The Youth Of Today

I’ve started writing this blog fifteen times, this is my sixteenth attempt to write on the subject of “the youth of today.” Ironically, I am on a train from Southampton as I pen this missive, having just contributed to a “thought leadership” event on Generation Change, discussing the challenges to organisations as a result of the changing shape of the workforce and the obsession with trying to reshape the workforce to attract and retain Millennials.  As an academic/practitioner I challenge the notion that Millennials are any different to what other young people coming into a workforce want but instead what we are experiencing is a societal change.  But I did learn something from a millennial about millennials and that is that they have strong self-identity, thrive on collaboration and want to fix things, not just put a sticking plaster over it.

So why the difficulty in writing this blog?  It’s not for lack of things to say it’s because the societal shifts we are seeing are painful.  What was, is in tension with what will be, and the youth of today are being blamed for it, but their approach is just a natural conclusion of an era which has dominated social discourse for decades.  The rise of populism, political uncertainty and disturbing increase in ‘otherism’ is the backlash from those who have not changed with the times trying to hold onto societal certainties that have already gone.

For the last decade we have assumed that society was becoming more inclusive and more tolerant, and whilst true, it didn’t mean that intolerance and discrimination disappeared. It just went underground for a while, and now we are experiencing the fight to the death.  We won’t be celebrating the death of discrimination any time soon, if anything we are now engaged in a fight to make sure it doesn’t gain back ground it conceded many years ago.  The creep of liberalism has woken up a beast we long thought tamed.

The youth of today are intolerant of discrimination and they must be looking on at our political leaders and wonder what kind of hell on earth the older generations are creating for them. The atrocities linked to hate crime and terrorism are being quietly approved of by those who seek to sow division and fear in order to retain their grip on authority and power.  The issue they have is that society, and younger people are less prone to respecting the authority they wish to exert.  The youth of today see that their future has been mortgaged by the greed and selfishness of the current leaders in society.  I have been listening to that anger, whether on matters of discrimination, equality of opportunity, tolerance, climate change and a rejection of individualism and find myself, as many do, in agreement of them.  As a Gen-Xer I am now entering the realm of leadership where we are tasked with traversing the change and needing to lead the youth of today into a better future, a more tolerant society and a final slaying of the beast, which is awake.

I end with a personal struggle I have been grappling with since 2016 because I think what I have learnt is pertinent to what the youth of today really teaches us, that is that there is a growing conviction that there is a better way for humanity to live life, one where we work together and celebrate our similarities, rather than focus on our differences.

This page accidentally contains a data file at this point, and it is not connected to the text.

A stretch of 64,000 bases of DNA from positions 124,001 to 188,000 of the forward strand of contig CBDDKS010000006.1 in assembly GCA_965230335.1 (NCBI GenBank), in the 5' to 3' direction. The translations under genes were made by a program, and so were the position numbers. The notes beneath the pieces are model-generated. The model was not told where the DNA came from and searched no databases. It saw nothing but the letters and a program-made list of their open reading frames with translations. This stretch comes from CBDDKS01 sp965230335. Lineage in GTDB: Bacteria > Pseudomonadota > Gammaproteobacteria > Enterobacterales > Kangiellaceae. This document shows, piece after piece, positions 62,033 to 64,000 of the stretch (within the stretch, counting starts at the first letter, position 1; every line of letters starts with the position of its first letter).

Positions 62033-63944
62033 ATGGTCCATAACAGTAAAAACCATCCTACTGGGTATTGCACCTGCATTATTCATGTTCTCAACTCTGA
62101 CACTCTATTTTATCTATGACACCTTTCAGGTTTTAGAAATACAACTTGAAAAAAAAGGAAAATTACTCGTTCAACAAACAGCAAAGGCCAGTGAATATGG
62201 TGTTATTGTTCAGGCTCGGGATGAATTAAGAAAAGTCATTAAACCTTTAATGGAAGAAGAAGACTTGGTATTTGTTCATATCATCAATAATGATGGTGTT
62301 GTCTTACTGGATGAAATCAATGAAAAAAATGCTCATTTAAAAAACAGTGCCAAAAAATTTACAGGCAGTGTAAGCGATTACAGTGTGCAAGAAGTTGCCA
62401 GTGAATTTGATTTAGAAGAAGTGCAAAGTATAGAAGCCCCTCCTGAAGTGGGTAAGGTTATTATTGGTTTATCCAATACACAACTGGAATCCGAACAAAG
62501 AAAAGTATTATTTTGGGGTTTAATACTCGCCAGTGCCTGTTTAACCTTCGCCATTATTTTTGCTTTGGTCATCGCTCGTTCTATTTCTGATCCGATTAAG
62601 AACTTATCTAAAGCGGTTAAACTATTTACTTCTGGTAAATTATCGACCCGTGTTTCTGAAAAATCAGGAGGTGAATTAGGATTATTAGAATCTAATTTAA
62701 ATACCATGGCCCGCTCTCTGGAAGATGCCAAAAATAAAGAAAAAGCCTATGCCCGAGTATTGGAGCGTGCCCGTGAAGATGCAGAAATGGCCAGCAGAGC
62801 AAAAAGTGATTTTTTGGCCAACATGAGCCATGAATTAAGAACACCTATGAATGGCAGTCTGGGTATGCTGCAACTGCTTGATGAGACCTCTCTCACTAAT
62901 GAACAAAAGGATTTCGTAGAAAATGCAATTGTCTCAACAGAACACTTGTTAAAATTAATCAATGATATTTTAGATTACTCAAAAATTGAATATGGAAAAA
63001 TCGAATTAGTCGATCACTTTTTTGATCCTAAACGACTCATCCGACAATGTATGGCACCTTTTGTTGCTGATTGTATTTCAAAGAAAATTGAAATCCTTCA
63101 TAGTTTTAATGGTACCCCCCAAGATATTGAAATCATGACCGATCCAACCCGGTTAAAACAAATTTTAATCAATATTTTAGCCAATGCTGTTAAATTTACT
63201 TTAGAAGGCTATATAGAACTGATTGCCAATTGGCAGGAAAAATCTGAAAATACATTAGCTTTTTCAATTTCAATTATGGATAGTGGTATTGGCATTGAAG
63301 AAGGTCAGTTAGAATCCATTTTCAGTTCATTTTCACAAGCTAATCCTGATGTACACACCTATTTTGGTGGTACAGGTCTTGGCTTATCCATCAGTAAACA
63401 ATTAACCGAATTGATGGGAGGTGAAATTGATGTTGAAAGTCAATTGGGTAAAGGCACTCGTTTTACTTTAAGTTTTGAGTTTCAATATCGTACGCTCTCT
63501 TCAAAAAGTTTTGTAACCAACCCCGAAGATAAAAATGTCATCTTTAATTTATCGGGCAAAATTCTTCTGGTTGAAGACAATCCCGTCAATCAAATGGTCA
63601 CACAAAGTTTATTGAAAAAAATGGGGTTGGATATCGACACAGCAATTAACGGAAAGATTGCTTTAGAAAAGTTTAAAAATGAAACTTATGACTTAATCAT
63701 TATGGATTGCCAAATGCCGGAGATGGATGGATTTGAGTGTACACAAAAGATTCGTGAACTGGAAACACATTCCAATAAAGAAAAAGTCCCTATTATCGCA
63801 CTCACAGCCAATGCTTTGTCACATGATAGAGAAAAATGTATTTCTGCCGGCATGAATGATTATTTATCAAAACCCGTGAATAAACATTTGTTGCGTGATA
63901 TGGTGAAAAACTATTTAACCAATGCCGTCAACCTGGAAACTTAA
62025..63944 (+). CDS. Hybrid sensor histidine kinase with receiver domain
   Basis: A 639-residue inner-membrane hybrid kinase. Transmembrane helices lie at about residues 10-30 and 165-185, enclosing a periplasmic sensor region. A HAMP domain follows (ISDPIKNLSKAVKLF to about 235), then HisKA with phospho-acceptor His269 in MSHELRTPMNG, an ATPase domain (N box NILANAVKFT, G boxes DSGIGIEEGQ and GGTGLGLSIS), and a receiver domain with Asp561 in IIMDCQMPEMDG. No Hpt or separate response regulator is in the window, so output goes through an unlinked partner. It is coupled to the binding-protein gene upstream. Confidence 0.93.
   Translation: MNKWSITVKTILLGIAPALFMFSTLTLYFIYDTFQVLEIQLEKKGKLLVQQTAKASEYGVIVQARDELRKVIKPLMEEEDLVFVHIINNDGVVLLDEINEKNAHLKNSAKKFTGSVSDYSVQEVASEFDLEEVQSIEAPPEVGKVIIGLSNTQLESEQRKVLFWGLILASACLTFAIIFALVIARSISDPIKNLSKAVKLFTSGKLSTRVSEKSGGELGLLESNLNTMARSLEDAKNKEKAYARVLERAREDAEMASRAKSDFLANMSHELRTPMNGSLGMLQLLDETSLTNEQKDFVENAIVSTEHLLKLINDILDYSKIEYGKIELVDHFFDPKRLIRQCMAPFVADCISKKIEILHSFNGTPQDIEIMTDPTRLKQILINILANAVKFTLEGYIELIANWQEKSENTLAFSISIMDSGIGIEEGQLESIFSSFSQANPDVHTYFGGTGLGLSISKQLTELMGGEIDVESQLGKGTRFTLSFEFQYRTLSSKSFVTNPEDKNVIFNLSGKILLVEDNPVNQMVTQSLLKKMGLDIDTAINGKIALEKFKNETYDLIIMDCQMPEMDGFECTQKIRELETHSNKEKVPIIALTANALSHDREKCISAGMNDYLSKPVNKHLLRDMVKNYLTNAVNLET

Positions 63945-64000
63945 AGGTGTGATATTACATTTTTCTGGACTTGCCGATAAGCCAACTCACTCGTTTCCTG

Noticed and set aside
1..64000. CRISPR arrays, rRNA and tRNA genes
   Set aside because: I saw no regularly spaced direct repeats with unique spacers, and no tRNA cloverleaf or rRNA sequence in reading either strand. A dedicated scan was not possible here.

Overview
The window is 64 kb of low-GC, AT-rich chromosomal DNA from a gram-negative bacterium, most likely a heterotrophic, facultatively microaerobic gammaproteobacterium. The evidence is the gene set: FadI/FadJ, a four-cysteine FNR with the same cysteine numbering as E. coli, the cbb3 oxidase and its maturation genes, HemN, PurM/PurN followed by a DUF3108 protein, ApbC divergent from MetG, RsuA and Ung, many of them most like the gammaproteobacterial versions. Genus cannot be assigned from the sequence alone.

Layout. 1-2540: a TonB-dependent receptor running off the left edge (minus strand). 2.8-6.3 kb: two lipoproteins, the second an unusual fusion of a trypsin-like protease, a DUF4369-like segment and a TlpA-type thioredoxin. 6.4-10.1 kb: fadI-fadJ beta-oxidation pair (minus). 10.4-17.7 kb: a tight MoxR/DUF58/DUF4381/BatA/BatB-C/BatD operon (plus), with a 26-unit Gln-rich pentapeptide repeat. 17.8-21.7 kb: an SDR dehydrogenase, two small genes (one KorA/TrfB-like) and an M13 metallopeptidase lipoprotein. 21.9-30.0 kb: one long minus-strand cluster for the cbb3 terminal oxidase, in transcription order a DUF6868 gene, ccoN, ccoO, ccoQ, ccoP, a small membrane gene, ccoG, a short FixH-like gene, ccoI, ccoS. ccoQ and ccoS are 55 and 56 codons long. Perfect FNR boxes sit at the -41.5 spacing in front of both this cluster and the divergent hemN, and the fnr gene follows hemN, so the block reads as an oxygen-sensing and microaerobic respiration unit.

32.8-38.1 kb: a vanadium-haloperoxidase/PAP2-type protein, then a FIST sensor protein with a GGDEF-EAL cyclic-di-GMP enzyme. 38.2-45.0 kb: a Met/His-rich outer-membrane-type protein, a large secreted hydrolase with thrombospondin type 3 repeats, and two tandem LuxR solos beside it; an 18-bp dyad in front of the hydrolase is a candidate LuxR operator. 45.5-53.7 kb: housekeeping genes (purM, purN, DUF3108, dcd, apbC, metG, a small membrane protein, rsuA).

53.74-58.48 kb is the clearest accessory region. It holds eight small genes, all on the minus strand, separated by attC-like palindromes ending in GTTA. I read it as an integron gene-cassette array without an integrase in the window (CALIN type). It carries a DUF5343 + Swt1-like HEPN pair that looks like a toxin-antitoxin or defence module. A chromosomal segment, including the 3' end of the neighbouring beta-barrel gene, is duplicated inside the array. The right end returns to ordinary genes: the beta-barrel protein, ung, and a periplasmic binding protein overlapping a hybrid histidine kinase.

I have been a Christian since the early 1990’s, “saved’ as part of the evangelical movement of which my Church in the town of Wrexham is part.  The evangelical doctrine is not particularly tolerant of homosexuality, preaches the prosperity gospel where if you are poor it’s because you are unworthy of God’s blessing, and has it’s roots in South Baptist churches in the States, so a prevalence of White leaders.  In 2016 a ‘big wig’ in the movement wrote a FB post urging his followers to vote for Trump using biblical text to justify the proclamation, which knocked my certainty in my church off it’s axis.  The continual support of the evangelical alliance after Charlottesville appalled me, and when the leaders of corporate America demonstrated more moral leadership that the evangelical leadership my heart broke.  I have a certainty in my belief that God is far more inclusive than evangelical doctrine allows, and increasingly struggle with the “God loves you but…” messaging of my “church”.

On Monday evening I watched a film called “Come Sunday” on Netflix (a film based upon a true story) and cried tears of relief, as I feel I now have a roadmap to have a Christian faith and be part of an inclusive church.  The film ends with Cartlon Pearson, a Black bishop in the US saying “I spent a lot of my life living in fear of God, and I preached that fear…. Why is it so hard to let go of that fear?  Is it because if God loves unconditionally, maybe we have to?  Is that it?  What is it about loving each other unconditionally that scares us so much?”

I think that sums up the youth of today.  They look at the divisive populism, hate crime and terrorist who justify their action by preaching fear of the changes in society and then challenge us to explain why a more inclusive society is so scary.  Then they challenge us to become personally responsible for our own attitude toward inclusiveness.  That attitude gives me hope for the future.

By Carrie Foster

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